A lesser known title I’d recommend is He, She and It, by Marge Piercy, a cyberpunkish take on the Golem myth.

    Not recommended: David Foster Wallace’s Infinite Jest, which was supposed to be funny, but was mostly just boring. What I read of it, at least, before I gave up.

  6. I read Cloud Atlas (oooo! Firefox 2.0 has automagic spell checking, sweet. I noticed because I misspelled cloud…) and I wasn’t that impressed. The links between the stories were superficial at best and didn’t really add anything to the stories, and the stories themselves were kinda interesting, some more so than others (especially the future ones (duh)).

    I see that ‘Jon’ brought his gas can and a match to the discussion. Hopefully he is wearing is asbestos underwear. I, like John, also don’t like The Left Hand Of Darkness or The Dispossesed as much as others. I found them to be tedious and dull. I just don’t like philosophically heavy books that focus on morality, ethics and societal forms. If I wanted that, I’d have taken a class or two in college and kept my textbooks. I’m reading for fun. Life’s too short to read stuff you aren’t interested in, even if its considered a classic.

    My vote would have to be with Scott and the New Sun series from Gene Wolfe. It’s complex, layered, well written and rewards additional readings.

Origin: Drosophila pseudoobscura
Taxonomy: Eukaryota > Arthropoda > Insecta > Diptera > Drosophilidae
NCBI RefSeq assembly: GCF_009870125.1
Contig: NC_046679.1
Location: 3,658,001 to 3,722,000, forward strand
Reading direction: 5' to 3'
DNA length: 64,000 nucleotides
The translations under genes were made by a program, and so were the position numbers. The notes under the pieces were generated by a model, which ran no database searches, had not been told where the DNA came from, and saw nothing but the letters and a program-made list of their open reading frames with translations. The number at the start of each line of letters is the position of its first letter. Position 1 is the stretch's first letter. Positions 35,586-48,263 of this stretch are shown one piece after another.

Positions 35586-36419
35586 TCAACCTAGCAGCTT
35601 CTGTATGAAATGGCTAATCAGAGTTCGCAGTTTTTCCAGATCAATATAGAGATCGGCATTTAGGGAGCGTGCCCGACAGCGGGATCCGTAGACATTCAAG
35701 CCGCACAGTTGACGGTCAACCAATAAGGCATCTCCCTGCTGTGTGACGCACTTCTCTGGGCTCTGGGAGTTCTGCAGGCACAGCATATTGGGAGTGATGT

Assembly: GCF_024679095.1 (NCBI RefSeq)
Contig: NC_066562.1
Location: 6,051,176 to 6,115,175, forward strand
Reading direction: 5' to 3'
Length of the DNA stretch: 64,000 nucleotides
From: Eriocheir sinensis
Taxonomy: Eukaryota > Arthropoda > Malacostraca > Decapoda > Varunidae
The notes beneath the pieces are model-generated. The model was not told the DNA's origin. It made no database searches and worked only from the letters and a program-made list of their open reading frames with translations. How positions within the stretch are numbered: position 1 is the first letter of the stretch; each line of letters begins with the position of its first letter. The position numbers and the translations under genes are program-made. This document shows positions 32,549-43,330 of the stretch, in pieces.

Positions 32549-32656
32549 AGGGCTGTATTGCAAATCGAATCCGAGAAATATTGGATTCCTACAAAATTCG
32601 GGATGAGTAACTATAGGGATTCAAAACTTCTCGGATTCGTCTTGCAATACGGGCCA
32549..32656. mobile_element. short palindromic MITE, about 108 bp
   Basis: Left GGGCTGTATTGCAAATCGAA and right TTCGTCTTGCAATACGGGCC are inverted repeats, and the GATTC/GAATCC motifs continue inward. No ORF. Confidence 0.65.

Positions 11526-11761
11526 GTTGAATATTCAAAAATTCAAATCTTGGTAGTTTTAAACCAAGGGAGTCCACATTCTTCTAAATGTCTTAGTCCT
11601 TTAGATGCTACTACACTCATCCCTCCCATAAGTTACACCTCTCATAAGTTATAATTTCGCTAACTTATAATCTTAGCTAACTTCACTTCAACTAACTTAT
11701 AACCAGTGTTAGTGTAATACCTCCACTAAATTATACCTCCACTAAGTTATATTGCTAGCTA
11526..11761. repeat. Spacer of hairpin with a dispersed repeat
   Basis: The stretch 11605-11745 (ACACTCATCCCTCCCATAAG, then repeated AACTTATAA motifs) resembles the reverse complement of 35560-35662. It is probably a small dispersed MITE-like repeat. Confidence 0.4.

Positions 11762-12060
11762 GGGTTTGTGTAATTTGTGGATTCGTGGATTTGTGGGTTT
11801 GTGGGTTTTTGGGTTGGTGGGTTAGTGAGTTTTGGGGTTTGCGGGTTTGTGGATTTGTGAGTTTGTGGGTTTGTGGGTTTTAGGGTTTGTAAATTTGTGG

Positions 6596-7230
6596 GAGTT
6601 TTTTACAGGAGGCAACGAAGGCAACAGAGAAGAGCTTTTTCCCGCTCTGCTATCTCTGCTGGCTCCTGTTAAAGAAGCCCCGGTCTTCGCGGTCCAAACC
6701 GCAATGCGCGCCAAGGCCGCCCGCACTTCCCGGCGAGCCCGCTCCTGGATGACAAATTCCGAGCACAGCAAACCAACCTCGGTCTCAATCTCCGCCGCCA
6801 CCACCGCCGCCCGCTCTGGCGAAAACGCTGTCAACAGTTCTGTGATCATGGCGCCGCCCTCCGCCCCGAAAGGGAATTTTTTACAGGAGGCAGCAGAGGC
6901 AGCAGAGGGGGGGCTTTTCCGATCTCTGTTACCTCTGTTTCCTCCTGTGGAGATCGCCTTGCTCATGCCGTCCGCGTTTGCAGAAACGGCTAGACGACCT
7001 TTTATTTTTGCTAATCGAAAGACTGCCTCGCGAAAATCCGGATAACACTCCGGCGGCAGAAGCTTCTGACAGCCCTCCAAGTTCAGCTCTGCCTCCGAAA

7. I second Gene Wolfe and admit that I have to read even more of him that I have, but that Wolfe takes effort to read. Sometimes, you want something that deep and broad, and sometimes you just want to amuse yourself on the bus.

  8. James: Which Priest novels would you say are his most literary?

    Paul: Sometimes you just want to amuse yourself on the bus? Whoa, this is a family blog! 🙂

    And…sigh…I really, really must read Wolfe.

  9. Jon Austin // October 25, 2006 at 12:23 pm //

    I don’t understand. If you don’t like heavy books, why are you talking about literary novels?

    The Left Hand of Darkness is an AWESOME book. If it weren’t for LeGuin, Butler (I’d add Wild Seed and Parable of the Sower/Talents to this list), and other authors like them, SF would still be seen as popcorn novels for losers. To more people who don’t already.

  10. What is “literary”? For me, that is the problem.

    Is Alastair Reynolds literary? I would say yes. Others probably would not. Are the various members of the late (sometimes lamented) “New Wave” “literary”? If so, I’m mixed. Some (Delany) I enjoy. Others (Ellison) are mixed. Some (Russ), I can’t take.

    The problem I have with questions like this is that either the “canon” is not well defined or I disagree with those defining what the “canon” is.

    Since Our Glorious Leader has neatly sidestepped the whole debate (wimp!), I’ll throw in three titles of my own:

    Earth Abides, George Stewart. One of the best in the post-holocaust genre.

    Nova, Samuel R. Delany. A great mix of space opera, Tarot, the Grail and more.

    The “Cojoiner” stories of Alastair Reynolds. I think Mr. Reynolds has redefined the “space opera” genre, working off the previous generations, plus improving on many of the folks working in “The New Space Opera” (is that a combination of “New Wave” and “Space Opera”?).